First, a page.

While I agree that Marsh and Allegheny do indicate that the "nonsectarian" nature of the prayer in Marsh is significant, the twist that I think that the Florida situation offers is that a rotating access to the delivery of the invocation can serve the same function. That is to say, I think that what is significant for the Court about the non-sectarian nature of the prayer in Marsh is that it reflects a sensitivity (poor as it might be) to the fact that not everyone is a Christian. The rotating access is even more equitable in that it recognizes that there may be non-theists and non-religious individuals in the legislature as well. The issue is not equal access, but equal treatment within the institution itself.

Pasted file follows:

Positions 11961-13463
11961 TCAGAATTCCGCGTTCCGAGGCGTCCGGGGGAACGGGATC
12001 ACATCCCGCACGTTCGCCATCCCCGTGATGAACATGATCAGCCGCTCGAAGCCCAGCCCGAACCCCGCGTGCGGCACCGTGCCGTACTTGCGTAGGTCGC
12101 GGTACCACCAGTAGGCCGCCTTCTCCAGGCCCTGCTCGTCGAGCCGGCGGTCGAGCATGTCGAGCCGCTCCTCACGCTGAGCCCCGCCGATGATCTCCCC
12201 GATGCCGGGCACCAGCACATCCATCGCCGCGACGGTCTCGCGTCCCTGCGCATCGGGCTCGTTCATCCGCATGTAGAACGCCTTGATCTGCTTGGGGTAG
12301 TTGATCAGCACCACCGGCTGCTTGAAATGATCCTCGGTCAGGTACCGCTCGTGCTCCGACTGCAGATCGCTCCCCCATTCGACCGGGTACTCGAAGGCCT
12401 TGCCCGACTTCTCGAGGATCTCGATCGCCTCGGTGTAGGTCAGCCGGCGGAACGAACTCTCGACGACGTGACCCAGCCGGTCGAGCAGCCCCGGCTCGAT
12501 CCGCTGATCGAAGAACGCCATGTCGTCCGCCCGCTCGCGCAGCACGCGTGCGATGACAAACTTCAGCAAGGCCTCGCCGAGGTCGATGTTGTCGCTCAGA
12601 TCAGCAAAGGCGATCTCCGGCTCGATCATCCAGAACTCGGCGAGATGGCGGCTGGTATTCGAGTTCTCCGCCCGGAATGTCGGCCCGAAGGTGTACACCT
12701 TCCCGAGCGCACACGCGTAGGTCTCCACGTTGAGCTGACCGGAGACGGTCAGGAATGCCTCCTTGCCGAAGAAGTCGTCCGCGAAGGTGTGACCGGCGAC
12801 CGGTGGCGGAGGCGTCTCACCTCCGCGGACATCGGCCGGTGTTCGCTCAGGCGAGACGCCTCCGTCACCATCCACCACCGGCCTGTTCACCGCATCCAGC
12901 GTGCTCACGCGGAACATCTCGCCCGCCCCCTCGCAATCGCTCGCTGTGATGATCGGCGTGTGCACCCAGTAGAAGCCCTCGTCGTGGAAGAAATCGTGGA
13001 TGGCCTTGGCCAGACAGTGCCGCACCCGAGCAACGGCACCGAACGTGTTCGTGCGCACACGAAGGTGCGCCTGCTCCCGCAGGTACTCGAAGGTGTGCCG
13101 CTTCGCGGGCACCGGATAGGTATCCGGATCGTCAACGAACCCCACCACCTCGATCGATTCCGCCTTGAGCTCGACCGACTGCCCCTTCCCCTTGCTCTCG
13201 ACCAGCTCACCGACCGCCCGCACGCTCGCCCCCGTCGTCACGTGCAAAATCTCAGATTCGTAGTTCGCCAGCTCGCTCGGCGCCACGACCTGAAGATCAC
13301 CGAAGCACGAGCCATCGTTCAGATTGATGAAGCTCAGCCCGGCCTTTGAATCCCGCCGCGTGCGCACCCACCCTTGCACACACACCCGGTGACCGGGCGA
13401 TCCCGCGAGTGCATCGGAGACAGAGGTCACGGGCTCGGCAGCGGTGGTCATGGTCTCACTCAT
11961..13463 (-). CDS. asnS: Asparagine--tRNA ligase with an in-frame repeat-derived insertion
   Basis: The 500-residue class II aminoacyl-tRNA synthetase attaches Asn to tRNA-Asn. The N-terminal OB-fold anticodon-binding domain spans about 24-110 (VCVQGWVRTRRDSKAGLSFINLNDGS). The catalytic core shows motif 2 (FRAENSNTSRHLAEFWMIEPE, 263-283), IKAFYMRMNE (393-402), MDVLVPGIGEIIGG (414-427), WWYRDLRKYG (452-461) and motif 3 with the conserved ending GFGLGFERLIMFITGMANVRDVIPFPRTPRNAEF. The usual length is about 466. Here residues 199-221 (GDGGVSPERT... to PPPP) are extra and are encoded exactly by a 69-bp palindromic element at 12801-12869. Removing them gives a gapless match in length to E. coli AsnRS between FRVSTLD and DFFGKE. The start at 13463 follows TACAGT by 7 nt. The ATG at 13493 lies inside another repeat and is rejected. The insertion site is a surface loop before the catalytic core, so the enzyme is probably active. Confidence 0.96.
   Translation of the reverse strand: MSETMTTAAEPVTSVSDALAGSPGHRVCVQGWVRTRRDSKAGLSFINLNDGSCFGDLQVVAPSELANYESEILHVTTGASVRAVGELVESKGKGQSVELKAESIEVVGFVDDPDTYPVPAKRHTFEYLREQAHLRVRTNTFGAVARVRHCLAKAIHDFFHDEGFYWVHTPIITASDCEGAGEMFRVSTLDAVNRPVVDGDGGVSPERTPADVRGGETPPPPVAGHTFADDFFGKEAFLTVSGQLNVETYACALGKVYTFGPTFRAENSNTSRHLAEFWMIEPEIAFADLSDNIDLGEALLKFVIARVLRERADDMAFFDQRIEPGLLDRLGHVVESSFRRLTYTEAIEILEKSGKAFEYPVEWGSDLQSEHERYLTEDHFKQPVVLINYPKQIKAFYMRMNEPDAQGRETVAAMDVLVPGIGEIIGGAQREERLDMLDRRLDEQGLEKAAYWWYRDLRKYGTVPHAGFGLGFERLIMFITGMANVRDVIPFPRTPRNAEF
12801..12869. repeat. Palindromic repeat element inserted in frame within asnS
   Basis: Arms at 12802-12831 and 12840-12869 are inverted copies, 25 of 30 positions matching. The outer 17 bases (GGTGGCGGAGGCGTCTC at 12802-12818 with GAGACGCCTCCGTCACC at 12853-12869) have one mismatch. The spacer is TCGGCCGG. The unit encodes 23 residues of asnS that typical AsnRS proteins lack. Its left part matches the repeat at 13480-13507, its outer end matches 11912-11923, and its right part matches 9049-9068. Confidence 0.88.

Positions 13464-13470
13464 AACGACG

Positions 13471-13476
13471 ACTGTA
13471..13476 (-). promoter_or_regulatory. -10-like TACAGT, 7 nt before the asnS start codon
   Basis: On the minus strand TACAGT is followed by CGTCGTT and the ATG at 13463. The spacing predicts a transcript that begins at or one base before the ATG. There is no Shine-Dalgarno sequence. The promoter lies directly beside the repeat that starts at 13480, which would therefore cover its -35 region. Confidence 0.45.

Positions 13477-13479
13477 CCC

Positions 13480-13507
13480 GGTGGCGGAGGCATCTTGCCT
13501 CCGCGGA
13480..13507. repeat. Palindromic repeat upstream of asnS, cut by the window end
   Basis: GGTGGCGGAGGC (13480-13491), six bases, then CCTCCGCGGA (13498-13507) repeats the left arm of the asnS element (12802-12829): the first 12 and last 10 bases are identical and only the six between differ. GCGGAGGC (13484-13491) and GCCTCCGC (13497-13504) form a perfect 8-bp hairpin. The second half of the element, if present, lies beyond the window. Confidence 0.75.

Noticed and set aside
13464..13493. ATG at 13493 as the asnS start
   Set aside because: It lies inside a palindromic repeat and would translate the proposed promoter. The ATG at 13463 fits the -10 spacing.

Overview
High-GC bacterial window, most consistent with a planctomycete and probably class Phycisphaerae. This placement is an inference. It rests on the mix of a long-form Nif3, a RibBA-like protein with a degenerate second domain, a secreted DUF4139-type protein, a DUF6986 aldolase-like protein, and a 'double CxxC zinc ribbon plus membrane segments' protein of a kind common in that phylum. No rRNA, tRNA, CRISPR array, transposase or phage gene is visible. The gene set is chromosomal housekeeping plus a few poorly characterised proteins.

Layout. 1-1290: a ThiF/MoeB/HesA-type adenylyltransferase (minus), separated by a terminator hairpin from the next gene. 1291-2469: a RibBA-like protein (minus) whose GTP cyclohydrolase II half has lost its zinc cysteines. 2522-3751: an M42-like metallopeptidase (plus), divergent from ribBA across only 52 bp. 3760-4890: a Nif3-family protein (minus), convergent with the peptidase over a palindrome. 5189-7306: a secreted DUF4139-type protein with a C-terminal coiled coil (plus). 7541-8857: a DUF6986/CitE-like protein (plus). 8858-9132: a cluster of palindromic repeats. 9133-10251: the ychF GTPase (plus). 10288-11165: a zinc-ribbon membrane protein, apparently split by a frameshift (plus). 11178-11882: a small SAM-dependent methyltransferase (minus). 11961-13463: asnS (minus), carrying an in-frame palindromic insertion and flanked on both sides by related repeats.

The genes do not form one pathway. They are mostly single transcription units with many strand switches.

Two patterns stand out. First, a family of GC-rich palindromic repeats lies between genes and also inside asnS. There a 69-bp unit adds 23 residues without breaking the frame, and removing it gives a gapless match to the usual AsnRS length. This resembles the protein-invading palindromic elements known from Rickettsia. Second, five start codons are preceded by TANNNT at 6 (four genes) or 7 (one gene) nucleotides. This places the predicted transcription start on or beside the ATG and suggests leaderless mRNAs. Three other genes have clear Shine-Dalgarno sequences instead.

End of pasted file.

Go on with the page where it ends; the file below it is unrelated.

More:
>>> "Volokh, Eugene" <VOLOKH at mail.law.ucla.edu> 03/15 1:51 PM >>>
I appreciate David's classification, and this might be one of those
times where a buzzword like "equal access" ends up being so ambiguous that
it obscures more than it reveals. My point was simply that
(1) there is a strong (and in my view correct) strain in Estab Cl
jurisprudence that states that the *government* doesn't violate its Estab Cl
obligations by operating a program that treats religion and nonreligion
(2) there's another (in my view less sound) strain that states that
the government doesn't violate its Estab Cl obligations by operating a
program that treats all religions evenhandedly, even if it prefers religion
over nonreligion; but
(3) a program where each legislator gets to designate a prayer
leader does not fit into either (1) or (2), because such a program involves
government officials, using the power drawn from their being government
officials (even if not using *legislative* power as such), preferring each
of their favorite religions over others.
Now maybe the program is constitutional despite point 3; but the
fact that it treats all legislators equally strikes me as irrelevant.
Whether a chaplain is selected by the legislator-of-the-day, by the speaker